The reason why I find it such an important communication tool is that I have Twitter on my Blackberry.  I can sometimes respond faster on Twitter to residents than I can via email or by phone.  I’ve had multiple conversations with residents on Twitter and because it is all open, you can see the questions being asked and my responses as well.  I’ve been on Twitter since mid-2009 and I have noticed in recent months that many Rideau-Goulbourn residents have been signing up and following me.  I use it to try and keep people informed of what I’m doing, what’s going on in the community, and to promote our many great local events.  I feel it makes me a better Councillor and I’m happy to be known as one of the most active Councillors on Twitter.  Follow me @ScottMoffatt21 or follow my office @RideauGoulbourn.

2011 Canadian Seniors Curling Championships
The Senior Women’s National Curling Championships were held last week in Digby, Nova Scotia.  A couple weeks ago, I mentioned that two of our very own had won the Ontario Championships and were off to represent Ontario at the national championship.  It turns out they did us proud, finishing first overall after the round robin and earning a bye into the final.  They were tied atop the standing with New Brunswick, but clinched the top spot based on head-to-head results.  That same New Brunswick rink faced our Ontario team in the final and scored four in the eighth end that led to a 8-6 victory.  Our Ontario rink placed a very strong second in the Seniors Curling Championships and we should all be proud.  To Brenda Moffitt and Jennifer Langley, congratulations on all of your recent success!  If anyone happens to run into one of these wonderful ladies around Rideau-Goulbourn, be sure to congratulate them, it truly is a remarkable achievement.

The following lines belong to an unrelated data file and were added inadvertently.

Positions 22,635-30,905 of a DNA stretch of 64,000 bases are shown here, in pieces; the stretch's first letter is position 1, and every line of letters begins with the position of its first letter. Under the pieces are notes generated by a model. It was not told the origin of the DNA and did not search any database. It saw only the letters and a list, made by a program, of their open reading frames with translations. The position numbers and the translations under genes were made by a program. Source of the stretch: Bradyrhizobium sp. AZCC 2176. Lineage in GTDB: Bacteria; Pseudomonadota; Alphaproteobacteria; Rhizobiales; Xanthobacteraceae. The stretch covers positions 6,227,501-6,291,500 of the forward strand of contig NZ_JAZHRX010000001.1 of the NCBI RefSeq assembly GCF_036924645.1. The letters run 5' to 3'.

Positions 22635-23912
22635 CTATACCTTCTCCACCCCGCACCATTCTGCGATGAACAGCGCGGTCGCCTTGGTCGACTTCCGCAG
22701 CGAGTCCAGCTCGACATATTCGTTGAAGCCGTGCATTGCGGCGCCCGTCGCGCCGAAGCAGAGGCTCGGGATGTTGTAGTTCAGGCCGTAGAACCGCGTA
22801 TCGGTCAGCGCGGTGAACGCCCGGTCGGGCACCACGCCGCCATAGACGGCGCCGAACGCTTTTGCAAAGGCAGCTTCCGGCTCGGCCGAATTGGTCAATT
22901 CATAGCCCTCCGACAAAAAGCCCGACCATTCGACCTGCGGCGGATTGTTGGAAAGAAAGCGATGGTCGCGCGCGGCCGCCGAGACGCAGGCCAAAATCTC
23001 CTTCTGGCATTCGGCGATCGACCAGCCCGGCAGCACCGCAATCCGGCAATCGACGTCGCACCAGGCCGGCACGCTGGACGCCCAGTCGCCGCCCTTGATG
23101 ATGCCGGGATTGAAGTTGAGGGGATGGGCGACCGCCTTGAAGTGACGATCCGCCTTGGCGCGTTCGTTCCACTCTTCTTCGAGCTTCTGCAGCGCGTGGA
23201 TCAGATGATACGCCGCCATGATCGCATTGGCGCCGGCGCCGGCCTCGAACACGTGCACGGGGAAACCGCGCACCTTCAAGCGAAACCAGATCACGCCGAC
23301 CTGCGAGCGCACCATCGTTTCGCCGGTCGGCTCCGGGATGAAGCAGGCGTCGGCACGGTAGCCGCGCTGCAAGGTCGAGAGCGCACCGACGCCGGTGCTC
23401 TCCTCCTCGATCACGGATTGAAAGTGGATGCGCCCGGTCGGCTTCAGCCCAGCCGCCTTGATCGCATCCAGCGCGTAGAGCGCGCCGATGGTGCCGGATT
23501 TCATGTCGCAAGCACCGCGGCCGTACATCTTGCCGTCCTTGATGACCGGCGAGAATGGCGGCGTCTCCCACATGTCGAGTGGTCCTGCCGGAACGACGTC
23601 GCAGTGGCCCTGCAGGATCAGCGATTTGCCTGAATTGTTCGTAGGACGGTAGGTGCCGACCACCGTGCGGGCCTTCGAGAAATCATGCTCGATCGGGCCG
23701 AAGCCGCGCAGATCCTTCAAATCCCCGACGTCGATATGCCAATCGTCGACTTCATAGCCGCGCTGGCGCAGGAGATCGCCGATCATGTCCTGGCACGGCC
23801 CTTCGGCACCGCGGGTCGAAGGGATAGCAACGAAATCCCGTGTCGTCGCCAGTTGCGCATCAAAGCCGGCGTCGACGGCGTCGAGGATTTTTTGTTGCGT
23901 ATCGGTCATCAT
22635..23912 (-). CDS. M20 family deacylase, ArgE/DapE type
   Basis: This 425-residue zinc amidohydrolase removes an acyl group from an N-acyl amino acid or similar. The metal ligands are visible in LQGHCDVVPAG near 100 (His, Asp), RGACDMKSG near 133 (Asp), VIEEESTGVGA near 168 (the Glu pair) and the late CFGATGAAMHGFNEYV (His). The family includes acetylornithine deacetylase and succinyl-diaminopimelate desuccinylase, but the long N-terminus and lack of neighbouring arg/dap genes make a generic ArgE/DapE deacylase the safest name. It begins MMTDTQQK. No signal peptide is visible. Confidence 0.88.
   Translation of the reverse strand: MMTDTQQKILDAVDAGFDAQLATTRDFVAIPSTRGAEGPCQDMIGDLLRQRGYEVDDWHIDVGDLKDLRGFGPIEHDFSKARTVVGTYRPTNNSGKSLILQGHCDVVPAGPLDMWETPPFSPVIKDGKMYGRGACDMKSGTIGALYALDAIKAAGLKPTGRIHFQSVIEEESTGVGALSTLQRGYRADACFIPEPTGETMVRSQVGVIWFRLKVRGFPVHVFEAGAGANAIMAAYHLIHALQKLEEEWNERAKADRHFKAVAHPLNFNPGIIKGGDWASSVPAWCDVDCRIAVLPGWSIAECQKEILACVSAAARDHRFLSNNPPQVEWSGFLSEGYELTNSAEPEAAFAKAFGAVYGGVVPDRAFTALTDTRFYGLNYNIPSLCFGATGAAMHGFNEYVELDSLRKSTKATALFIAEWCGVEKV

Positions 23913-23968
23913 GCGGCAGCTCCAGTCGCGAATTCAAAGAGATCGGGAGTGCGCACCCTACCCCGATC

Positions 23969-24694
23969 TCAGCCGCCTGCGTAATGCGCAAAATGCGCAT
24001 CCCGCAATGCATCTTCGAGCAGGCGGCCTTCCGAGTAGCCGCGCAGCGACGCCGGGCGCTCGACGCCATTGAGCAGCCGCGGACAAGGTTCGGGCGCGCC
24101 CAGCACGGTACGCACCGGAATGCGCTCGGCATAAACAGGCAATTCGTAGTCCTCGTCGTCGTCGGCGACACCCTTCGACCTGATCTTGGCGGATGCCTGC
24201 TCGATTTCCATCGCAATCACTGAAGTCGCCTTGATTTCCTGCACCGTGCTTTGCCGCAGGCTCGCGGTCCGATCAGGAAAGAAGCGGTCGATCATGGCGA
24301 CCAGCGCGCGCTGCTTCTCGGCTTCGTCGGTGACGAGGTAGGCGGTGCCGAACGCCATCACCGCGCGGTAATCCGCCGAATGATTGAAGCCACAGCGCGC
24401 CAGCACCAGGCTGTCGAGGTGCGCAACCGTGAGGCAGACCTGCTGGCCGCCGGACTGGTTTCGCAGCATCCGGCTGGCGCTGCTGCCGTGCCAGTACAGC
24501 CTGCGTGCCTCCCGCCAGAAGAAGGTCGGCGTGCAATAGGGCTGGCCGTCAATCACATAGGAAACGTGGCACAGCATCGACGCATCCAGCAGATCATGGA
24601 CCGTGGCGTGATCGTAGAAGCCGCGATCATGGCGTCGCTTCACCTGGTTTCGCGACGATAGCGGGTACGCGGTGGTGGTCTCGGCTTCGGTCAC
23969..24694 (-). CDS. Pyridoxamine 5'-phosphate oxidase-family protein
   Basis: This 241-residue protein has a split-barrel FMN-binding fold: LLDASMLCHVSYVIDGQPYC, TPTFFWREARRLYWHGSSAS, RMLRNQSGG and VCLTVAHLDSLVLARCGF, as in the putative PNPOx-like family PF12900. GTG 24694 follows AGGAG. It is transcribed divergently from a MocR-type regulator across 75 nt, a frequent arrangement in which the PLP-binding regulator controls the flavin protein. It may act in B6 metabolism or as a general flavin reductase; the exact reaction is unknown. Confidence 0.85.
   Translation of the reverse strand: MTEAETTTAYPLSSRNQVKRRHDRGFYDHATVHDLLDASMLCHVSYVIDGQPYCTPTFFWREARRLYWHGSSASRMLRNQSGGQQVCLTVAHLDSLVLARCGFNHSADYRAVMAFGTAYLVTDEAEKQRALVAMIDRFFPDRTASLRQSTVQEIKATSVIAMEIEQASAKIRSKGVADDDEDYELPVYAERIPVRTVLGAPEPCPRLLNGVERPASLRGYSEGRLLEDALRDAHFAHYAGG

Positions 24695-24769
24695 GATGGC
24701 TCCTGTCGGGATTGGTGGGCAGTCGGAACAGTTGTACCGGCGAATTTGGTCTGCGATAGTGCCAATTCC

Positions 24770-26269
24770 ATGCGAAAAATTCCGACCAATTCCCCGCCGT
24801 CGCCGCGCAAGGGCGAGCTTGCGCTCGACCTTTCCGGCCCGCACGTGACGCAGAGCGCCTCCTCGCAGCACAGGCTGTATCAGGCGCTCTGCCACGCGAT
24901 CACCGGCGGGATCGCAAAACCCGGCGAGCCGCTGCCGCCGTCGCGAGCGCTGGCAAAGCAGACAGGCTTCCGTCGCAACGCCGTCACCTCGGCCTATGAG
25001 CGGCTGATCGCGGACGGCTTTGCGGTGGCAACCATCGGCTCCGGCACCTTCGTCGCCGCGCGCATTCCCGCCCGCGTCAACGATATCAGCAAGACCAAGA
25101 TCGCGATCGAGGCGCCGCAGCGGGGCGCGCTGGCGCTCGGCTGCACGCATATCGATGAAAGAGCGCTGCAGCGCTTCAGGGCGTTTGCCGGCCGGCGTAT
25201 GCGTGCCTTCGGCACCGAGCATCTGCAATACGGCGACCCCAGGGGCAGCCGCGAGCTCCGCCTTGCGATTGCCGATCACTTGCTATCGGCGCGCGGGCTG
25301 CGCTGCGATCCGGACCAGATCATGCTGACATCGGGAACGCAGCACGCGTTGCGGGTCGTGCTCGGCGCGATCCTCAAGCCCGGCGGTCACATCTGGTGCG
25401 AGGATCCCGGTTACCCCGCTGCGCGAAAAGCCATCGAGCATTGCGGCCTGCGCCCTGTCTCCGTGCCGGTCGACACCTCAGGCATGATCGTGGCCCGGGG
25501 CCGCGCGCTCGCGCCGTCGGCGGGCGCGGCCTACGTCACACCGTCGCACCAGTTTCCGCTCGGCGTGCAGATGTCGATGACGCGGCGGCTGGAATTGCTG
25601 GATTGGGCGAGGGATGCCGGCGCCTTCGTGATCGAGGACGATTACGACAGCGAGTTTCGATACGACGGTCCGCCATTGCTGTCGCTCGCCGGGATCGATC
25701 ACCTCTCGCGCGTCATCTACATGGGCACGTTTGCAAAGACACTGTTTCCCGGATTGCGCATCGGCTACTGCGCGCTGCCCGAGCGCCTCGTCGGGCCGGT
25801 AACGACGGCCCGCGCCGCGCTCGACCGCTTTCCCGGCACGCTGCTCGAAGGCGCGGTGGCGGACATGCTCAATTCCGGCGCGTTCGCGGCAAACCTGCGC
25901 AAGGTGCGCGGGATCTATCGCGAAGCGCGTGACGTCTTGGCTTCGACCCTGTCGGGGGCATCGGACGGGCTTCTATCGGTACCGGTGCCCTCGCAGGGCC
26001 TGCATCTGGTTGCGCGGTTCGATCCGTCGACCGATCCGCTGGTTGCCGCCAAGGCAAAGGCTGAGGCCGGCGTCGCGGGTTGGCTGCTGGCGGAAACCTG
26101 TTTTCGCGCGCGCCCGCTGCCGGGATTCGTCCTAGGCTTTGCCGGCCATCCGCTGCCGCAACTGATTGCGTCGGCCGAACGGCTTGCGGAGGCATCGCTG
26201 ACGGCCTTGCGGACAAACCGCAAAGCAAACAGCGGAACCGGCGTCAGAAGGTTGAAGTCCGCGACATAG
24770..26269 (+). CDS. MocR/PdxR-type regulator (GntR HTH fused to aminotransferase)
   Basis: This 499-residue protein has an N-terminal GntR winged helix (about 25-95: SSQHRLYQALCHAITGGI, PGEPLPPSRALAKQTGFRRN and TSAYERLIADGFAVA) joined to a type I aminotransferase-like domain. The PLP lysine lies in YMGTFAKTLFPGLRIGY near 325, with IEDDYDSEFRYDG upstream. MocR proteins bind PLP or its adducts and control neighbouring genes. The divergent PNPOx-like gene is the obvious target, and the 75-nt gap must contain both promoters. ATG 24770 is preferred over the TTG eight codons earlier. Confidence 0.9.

OC Transpo – Rural Express 283
There has been a lot of talk lately about potential service changes for the Richmond/Munster rural express 283 bus route.  Last week, I met with OC Transpo and concluded that there would be no service reductions or alterations to the 283.  In fact, there will be some changes that will enhance the service and provide a faster route into the city.  Starting in April, once the bus hits the transitway it will make less pickups and those that wish to get on will have to pay the same fare as the rural residents.  These changes should reduce trips by 5-10 minutes.  Coming in September, OC Transpo will also start to provide a service that will pick up South Carleton students who have stayed late at school and will provide transportation to Stittsville.  There can always be changes to the route that could enhance the service.  Those changes will only occur through the work of our very dedicated local transit committee.  I’d like to thank them for their work and patience in recent months and look forward to working together in the future.

OVACC Fundraising Dinner
To mark the 25th anniversary of the Chernobyl disaster, OVACC is hosting a spaghetti dinner that will take place at Pierce’s Corners Community Centre, 3048 Malakoff Road at Pierce Road on April 2, twenty-five days before the anniversary of the April 26, 1986 explosion. Tickets are $10 and all proceeds will go to the “25 for 25” project.

All media are invited at 4:00p.m. Speakers and volunteers will be available at that time to recall stories of the past 25 years with their Belarus children; there will be scrapbooks and reminiscences. Dinner starts at 5 p.m. for guests and media.

Ottawa Valley Aid for Chernobyl Children (O.V.A.C.C.) is a non-profit organization founded to provide humanitarian assistance to victims of the 1986 Chernobyl nuclear explosion.

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If you have any questions on these or any other issues, please contact me at Scott.Moffatt@ottawa.ca or by phone at 613-580-2491.  Also, be sure to visit RideauGoulbourn.ca for up to date information on news and events in Rideau-Goulbourn.